Friday, December 10, 2010

But isn't it more expensive?

Today, in a podcast on American Radio Works, I was interviewed about our winning entry in Slate Online Magazines competition to reimagine the American classroom.  I wrote about this a few weeks ago on this Blog and since that time the discussions have been pretty interesting.

The one comment that sticks with me is: "But isn't it more expensive"?  I am currently in the process of pricing the design to compare it to a "standard classroom" to really answer this question, and will post my findings here once that process is complete.  What strikes me though is the implication that we can't possibly consider spending anything greater than the least amount possible on our kids.  I don't think the 5th Grade Exploration Studio will prove to cost very much more than a standard classroom but what if it did?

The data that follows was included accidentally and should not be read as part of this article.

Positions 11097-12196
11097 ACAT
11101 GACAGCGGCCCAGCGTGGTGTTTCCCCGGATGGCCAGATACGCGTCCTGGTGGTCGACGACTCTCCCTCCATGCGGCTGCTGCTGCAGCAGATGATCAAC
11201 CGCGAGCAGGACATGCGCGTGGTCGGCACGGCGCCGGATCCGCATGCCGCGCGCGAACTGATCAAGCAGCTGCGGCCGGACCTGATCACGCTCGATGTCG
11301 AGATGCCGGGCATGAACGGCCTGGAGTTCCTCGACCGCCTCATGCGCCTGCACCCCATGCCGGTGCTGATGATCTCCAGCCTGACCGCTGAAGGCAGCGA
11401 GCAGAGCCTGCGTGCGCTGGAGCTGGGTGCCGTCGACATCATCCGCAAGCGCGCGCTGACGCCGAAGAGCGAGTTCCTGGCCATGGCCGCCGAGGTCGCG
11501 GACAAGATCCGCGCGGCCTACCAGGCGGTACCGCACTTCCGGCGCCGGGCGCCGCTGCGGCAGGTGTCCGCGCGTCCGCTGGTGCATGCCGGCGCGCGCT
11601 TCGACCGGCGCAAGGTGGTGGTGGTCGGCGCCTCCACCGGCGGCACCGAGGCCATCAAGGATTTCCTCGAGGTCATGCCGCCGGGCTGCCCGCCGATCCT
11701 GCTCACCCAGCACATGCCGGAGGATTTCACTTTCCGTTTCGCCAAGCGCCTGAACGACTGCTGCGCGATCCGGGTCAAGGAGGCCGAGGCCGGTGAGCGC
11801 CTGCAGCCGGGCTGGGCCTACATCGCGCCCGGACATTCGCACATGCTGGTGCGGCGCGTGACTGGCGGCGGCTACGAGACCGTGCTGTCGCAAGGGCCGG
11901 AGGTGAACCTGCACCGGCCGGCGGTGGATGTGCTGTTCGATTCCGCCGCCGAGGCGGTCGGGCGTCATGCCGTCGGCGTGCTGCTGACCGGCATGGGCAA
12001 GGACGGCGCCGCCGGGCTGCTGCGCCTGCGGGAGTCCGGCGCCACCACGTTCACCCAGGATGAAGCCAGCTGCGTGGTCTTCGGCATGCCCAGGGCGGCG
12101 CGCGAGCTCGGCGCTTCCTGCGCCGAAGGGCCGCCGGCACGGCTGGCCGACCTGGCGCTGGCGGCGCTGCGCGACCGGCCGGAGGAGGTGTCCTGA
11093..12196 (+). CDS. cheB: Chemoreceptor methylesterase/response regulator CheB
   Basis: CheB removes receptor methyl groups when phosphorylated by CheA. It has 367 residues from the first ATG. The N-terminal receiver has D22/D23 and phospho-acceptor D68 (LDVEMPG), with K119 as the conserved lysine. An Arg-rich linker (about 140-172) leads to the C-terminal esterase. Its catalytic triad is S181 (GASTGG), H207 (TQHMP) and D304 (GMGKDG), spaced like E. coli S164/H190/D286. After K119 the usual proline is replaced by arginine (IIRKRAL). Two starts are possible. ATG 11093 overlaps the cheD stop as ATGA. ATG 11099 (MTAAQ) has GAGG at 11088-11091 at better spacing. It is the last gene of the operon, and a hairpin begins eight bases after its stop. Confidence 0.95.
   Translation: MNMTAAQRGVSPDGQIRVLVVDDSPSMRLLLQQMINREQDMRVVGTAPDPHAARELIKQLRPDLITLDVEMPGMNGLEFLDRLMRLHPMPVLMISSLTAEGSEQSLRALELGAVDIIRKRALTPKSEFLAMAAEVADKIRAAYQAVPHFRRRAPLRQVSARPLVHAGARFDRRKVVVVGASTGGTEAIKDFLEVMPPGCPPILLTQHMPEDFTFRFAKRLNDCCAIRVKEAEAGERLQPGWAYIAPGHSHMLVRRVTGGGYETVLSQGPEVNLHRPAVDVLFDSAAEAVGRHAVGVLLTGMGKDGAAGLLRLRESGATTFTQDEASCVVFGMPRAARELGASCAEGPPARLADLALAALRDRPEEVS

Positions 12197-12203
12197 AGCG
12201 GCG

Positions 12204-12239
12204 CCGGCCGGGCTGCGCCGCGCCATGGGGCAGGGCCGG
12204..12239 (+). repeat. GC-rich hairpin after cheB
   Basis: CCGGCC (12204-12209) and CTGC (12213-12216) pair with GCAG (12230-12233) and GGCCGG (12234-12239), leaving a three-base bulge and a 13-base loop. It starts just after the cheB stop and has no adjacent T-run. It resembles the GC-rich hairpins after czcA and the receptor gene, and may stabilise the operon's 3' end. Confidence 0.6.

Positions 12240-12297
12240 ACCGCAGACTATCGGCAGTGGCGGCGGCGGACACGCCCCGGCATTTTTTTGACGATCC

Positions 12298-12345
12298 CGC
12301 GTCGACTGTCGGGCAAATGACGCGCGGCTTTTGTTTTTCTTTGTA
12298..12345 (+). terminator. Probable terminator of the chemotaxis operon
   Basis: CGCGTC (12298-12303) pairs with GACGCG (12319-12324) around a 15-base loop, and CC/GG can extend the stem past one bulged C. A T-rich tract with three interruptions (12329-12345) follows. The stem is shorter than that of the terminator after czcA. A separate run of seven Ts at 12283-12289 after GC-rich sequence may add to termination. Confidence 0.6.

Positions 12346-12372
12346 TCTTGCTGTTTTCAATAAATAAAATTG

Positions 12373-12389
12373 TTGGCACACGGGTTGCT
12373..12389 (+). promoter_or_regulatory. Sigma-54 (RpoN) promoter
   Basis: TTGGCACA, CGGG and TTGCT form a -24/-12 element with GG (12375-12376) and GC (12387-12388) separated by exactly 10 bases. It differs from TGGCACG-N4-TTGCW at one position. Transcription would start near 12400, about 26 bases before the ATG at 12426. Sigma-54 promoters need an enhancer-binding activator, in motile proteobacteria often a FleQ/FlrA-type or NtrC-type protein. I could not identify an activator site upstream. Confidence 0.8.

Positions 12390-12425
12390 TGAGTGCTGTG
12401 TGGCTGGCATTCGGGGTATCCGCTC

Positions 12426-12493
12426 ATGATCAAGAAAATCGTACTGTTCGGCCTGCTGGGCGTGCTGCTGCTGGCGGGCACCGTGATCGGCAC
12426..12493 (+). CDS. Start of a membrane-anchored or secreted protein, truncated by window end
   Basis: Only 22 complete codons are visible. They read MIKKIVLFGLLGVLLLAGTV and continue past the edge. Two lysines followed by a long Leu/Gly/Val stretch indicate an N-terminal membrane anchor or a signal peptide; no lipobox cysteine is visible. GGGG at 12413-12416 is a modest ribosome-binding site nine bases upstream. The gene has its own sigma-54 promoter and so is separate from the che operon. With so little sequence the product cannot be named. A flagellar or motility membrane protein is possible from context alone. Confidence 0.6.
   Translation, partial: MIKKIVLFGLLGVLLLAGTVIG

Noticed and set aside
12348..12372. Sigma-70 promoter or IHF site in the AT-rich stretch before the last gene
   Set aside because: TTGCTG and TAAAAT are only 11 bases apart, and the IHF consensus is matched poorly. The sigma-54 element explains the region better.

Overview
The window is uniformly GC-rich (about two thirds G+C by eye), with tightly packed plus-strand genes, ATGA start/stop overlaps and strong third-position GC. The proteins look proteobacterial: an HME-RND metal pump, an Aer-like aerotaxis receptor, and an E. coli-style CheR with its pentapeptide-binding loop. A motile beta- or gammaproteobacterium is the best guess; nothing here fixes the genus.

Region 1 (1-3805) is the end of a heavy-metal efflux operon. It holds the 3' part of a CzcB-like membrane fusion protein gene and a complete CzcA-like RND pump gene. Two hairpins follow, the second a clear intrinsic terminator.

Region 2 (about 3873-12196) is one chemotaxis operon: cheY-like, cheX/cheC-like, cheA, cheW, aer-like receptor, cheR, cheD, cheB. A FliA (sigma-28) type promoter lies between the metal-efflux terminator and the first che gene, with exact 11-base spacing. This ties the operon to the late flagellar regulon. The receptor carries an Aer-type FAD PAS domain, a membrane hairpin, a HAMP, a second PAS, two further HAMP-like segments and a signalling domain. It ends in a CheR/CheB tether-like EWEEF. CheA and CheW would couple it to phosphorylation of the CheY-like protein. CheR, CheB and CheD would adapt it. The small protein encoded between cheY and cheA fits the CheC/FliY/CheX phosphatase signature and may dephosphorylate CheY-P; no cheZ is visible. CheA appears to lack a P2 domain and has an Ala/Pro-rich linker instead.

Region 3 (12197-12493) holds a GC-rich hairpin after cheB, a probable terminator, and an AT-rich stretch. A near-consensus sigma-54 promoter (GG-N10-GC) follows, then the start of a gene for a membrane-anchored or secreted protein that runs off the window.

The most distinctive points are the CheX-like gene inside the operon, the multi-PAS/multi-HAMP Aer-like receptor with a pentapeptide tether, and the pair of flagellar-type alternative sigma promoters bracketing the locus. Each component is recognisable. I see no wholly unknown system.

Times are rough right now but people still want what's best for their children.  They will buy them the best clothes, toys, and games they can afford.  they will get them the best medical care and do all that they can for their safety and welfare.  That's why it puzzles me that people seem to balk at the cost of giving their children a good school environment.

The 5th Grade Exploration Studio is a design that is flexible enough to allow learners to learn in different ways and for teachers to try many different approaches.  The teacher in the podcast, Trish Fineran, thought it was a better approach to classroom design.  If this were to be slightly more costly  (and I am not at all sure that it will be) would we throw it out because of a small incremental cost?  To me this is like making the choice to buy something that doesn't meet your needs because its cheaper. 

As the old adage goes: "you get what you pay for."

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